Without Intent: How Congress Is Eroding the Criminal Intent Requirements in Federal Law

The Heritage Foundation and the National Association of Criminal Defense Lawyers have just released a new report which provides the results of a joint study of the federal legislative process for all studied non-violent criminal offenses introduced in the 109th Congress in 2005 and 2006.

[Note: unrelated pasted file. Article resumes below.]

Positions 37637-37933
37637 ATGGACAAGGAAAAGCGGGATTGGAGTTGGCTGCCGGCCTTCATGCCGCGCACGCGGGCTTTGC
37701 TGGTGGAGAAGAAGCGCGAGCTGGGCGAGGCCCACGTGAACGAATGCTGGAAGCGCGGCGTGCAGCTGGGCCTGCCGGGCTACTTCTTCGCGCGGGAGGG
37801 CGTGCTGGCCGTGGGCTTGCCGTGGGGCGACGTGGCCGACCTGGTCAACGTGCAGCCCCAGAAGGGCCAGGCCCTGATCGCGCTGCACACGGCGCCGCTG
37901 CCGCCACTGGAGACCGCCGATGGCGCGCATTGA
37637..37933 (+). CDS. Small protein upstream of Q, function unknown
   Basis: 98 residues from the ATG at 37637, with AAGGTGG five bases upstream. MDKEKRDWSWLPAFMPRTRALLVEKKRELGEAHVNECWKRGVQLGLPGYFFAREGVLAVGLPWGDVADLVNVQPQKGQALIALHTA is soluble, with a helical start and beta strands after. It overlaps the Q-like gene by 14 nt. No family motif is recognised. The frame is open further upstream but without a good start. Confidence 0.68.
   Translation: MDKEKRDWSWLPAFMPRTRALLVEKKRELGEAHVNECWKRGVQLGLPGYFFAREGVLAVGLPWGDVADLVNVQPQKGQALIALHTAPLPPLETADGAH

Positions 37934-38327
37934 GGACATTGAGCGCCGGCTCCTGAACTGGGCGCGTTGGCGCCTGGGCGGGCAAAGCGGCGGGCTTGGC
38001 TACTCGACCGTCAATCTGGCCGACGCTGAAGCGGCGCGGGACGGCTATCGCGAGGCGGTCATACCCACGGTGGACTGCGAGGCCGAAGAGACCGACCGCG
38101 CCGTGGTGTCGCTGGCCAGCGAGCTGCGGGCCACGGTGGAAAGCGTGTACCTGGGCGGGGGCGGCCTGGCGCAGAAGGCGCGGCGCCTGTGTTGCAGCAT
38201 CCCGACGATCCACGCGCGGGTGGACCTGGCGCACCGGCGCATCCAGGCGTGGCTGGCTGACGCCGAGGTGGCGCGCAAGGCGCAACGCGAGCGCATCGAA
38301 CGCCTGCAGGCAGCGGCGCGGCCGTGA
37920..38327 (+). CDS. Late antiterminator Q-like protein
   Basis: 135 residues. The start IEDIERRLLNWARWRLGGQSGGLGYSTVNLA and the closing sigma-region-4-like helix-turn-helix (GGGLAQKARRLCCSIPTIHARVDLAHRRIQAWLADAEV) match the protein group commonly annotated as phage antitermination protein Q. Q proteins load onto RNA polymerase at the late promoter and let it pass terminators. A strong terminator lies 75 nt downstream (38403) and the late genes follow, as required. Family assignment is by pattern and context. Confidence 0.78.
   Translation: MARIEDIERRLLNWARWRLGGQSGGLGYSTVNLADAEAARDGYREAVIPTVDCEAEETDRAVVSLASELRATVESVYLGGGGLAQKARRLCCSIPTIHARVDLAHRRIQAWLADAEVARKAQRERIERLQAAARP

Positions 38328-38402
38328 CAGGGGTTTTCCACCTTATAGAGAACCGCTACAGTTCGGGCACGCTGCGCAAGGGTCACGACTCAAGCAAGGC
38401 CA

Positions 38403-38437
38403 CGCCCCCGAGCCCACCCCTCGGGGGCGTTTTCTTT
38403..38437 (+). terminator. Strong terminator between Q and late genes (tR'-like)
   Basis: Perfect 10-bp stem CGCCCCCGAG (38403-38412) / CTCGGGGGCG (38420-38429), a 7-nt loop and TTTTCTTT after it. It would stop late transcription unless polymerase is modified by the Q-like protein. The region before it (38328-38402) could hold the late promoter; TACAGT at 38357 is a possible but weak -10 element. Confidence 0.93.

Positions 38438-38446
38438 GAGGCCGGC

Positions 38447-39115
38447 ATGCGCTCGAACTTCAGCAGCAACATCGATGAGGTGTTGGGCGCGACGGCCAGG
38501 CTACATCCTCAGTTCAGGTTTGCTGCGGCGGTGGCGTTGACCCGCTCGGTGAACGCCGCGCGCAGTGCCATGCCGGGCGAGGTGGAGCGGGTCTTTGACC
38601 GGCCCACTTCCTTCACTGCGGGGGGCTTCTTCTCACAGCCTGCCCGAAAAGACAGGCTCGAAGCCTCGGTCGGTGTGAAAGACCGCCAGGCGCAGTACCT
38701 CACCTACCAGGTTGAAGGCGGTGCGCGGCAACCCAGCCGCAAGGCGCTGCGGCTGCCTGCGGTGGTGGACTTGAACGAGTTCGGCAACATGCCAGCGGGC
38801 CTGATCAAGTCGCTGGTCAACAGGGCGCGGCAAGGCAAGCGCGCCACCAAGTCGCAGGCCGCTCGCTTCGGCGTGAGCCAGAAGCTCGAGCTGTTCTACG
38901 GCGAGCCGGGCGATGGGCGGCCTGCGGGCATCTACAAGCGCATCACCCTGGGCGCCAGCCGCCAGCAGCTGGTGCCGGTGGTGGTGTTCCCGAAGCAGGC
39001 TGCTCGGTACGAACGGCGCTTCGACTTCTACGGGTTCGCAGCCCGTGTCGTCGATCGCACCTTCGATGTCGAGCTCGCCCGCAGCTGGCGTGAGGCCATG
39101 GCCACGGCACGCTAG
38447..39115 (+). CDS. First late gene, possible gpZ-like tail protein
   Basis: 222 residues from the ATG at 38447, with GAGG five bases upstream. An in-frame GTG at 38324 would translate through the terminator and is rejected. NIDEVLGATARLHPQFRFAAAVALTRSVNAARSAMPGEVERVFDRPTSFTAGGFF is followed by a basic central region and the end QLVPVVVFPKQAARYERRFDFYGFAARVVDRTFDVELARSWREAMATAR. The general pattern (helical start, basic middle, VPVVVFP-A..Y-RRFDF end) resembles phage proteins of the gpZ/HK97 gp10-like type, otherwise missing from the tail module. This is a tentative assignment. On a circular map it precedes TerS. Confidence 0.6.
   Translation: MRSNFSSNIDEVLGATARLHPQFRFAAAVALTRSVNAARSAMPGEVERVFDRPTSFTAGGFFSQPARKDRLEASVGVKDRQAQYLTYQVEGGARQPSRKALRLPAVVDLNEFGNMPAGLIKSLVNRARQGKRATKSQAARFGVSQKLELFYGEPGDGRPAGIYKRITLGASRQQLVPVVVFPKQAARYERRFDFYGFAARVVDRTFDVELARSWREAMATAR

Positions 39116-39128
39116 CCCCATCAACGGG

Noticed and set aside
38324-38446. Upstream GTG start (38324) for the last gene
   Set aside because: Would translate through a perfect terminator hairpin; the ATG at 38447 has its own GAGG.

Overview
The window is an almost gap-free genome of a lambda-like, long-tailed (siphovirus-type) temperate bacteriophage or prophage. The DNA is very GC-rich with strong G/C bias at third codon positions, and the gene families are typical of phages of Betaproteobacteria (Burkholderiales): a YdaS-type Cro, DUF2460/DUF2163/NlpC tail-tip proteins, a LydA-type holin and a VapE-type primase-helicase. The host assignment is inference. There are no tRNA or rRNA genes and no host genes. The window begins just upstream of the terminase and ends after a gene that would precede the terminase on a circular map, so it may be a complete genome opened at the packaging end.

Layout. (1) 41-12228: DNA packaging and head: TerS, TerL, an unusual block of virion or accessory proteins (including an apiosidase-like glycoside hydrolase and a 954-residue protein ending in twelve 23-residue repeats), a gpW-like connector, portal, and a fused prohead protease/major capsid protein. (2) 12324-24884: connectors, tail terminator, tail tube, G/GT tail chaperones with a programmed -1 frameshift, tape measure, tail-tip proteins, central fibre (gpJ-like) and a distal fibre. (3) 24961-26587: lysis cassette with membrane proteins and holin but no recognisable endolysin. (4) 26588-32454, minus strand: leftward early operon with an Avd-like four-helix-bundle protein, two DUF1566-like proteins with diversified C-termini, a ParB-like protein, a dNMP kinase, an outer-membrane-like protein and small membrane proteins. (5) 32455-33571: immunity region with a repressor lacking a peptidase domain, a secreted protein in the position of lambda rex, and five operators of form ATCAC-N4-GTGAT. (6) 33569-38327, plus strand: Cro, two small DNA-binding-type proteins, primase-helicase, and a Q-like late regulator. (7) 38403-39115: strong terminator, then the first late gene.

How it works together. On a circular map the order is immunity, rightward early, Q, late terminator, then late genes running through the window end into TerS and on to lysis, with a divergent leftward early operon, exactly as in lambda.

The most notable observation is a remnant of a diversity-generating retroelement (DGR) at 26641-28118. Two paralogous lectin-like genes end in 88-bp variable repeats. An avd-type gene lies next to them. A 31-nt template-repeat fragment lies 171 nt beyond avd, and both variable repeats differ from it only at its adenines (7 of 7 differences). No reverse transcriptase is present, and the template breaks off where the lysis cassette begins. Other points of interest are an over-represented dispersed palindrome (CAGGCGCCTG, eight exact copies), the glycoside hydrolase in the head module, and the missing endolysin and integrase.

Sponsored by Representatives Robert Cortez “Bobby” Scott and Louis Buller Gohmert, Jr., Chairman and Ranking Member of the United States House Judiciary Subcommittee on Crime, Terrorism, and Homeland Security, the study reveals that “offenses with inadequate mens rea [guilty mind] requirements are ubiquitous at all stages of the legislative process: Over 57 percent of the offenses introduced, and 64 percent of those enacted into law, contained inadequate mens rea requirements, putting the innocent at risk of criminal punishment. Compounding the problem, this study also found consistently poor legislative drafting and broad delegation of Congress’s authority to make criminal law to unaccountable regulators.”

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